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Sunderland woman died after missing epilepsy tablets

HM Coroner Derek Winter

HM Coroner Derek Winter

A WOMAN with learning difficulties died after not taking medication to control her epilepsy properly, an inquest heard.

Karen MacIntyre was found dead at her home in Sunderland by her partner, who also has learning difficulties, in April.

A coroner was told she had not responded to letters sent out by her GP after missing an appointment to discuss the powerful 100mg tablets.

Miss MacIntyre, who lived with partner Melvin Musgrove in Rhodesia Road, Red House, should have been taking epilepsy drug Lamotrigine.

Tests by bio-chemist Dr Stephen Morley found small amounts of the drug in her system, which he said showed either “poor compliance or low dosage”.

Dr Majella Soumakiyan, who became Miss MacIntyre’s GP, said she was diagnosed with the condition when she was just one and was prescribed the medication – which can cause serious side effects including low moods and stomach upsets – in 1998.

A review carried out by Castletown Medical Centre in January 2011 revealed she was having problems with the drug, but she did not keep a follow-up appointment and her original GP retired.

Miss MacIntyre asked for a repeat prescription in May 2011 when Dr Soumakiyan reviewed her file.

Dr Soumakiyan said: “Looking through her notes, I realised there was quite an inconsistency of obtaining prescriptions, so I wrote to her and asked her to come in and see me, because I don’t normally sign the prescriptions if I have never met the patient and there is issues with compliance.”

But Miss MacIntyre did not keep the appointment and the surgery did not have a contact number for her. She was also due for medication review around the time of her 48th birthday in January.

But she died before this took place, as a practice nurse leaving the surgery led to a four-month delay in reviews.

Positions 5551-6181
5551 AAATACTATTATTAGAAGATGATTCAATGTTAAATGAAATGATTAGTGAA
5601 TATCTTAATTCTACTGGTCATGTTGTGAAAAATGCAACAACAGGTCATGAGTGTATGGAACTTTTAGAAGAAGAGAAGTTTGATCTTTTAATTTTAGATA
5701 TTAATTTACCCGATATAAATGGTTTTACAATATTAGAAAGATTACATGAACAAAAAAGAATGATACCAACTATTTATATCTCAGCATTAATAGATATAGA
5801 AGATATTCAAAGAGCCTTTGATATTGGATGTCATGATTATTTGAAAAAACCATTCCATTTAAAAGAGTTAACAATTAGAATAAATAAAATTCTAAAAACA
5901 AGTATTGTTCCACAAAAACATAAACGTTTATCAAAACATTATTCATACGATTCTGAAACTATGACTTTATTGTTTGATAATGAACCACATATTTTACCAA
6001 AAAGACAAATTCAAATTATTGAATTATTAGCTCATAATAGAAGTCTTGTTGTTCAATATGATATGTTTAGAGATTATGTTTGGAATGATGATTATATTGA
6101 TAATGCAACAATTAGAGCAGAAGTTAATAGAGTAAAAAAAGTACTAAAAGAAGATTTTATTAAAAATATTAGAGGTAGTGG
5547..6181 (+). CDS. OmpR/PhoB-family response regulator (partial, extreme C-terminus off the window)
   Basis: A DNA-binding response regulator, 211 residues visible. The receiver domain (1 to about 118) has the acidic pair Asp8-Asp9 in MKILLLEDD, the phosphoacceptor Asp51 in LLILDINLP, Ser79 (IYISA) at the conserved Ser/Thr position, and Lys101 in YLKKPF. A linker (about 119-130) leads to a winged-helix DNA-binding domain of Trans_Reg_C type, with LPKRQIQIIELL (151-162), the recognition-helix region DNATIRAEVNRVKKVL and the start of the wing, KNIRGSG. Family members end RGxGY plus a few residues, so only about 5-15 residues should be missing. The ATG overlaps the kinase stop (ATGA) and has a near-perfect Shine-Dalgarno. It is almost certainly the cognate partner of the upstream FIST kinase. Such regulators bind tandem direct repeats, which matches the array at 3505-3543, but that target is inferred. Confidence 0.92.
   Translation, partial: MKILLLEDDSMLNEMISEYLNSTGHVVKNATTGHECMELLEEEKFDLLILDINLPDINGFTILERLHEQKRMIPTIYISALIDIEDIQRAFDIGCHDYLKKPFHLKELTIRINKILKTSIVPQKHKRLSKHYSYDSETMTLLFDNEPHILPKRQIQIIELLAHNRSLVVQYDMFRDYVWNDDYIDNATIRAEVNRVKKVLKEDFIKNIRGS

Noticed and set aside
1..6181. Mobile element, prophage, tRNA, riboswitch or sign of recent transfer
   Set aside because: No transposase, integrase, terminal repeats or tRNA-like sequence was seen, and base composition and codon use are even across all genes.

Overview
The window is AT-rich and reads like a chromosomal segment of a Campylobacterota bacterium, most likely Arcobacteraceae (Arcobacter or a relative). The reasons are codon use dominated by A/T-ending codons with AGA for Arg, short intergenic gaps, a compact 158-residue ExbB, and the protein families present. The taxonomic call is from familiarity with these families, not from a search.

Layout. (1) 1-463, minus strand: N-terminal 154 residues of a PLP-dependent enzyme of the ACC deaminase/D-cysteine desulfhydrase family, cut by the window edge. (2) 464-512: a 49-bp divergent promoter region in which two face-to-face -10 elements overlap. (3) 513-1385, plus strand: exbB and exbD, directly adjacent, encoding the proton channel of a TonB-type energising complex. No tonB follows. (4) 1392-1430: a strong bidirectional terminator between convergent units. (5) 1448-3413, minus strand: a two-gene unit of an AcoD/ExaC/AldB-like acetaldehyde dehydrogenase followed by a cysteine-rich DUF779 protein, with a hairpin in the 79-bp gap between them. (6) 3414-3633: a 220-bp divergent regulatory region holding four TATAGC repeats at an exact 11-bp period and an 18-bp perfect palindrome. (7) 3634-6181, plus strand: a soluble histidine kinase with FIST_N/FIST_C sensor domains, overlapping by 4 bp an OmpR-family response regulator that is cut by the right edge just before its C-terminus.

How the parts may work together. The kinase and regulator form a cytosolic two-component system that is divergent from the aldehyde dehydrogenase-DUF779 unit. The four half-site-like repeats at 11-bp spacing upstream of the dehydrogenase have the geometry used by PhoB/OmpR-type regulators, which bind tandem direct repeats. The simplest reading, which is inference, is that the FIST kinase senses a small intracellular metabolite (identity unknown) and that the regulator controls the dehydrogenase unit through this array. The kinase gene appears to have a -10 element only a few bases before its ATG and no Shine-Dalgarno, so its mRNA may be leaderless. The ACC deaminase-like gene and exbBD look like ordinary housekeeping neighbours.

Dr Soumakiyan admitted there was no system in place to flag up if patients were not requesting repeat prescriptions, but she would be made aware if there was a long gap between requests. She also wrote to patients three times if they missed an appointment and a record of “non-compliant” patient was now being kept.

However, this system was not put in place until she took over the practice. She added that there was nothing in Miss MacIntyre’s notes to say she had learning problems.

Miss MacIntyre’s brother John said he did not think his sister had understood the risks of not taking the medication. He also added police did not find any Lamotrigine in the flat.

Coroner Derek Winter said Miss MacIntyre died of natural causes and he would not be using his powers to call for an inquiry into Dr Soumakiyan’s surgery.

Pathologist Dr Sidiq Tijani prepared a report for the hearing which concluded the 48-year-old died of sudden, unexpected death in epilepsy. She also suffered from chronic Obstructive Pulmonary Disease and bronchitis.

Verdict: natural causes.

Twitter: @janethejourno

 
 
 

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